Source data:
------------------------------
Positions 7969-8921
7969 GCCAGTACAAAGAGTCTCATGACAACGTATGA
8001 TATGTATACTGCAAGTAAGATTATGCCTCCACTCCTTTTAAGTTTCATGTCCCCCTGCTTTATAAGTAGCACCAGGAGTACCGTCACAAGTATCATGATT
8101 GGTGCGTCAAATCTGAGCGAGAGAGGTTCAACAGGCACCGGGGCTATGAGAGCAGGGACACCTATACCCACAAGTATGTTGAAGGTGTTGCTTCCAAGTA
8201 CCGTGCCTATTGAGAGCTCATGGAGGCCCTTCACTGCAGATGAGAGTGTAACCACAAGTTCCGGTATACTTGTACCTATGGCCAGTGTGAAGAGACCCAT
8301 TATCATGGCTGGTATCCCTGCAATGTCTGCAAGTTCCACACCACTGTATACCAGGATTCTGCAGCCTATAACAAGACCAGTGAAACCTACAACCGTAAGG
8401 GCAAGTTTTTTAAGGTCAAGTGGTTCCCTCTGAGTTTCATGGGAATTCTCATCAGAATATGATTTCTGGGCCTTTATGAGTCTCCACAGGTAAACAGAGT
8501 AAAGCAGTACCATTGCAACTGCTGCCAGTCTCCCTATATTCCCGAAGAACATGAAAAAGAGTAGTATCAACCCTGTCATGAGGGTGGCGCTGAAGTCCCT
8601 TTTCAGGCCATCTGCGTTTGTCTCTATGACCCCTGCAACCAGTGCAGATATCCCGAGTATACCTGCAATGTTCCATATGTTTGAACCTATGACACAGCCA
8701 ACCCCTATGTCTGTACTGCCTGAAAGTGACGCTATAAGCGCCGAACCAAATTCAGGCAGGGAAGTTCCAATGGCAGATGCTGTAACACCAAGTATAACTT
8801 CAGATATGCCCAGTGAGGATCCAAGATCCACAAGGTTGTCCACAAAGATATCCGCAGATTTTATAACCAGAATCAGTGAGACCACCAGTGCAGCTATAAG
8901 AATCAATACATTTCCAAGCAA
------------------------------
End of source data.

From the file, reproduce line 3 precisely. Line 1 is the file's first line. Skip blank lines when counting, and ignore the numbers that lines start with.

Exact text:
8001 TATGTATACTGCAAGTAAGATTATGCCTCCACTCCTTTTAAGTTTCATGTCCCCCTGCTTTATAAGTAGCACCAGGAGTACCGTCACAAGTATCATGATT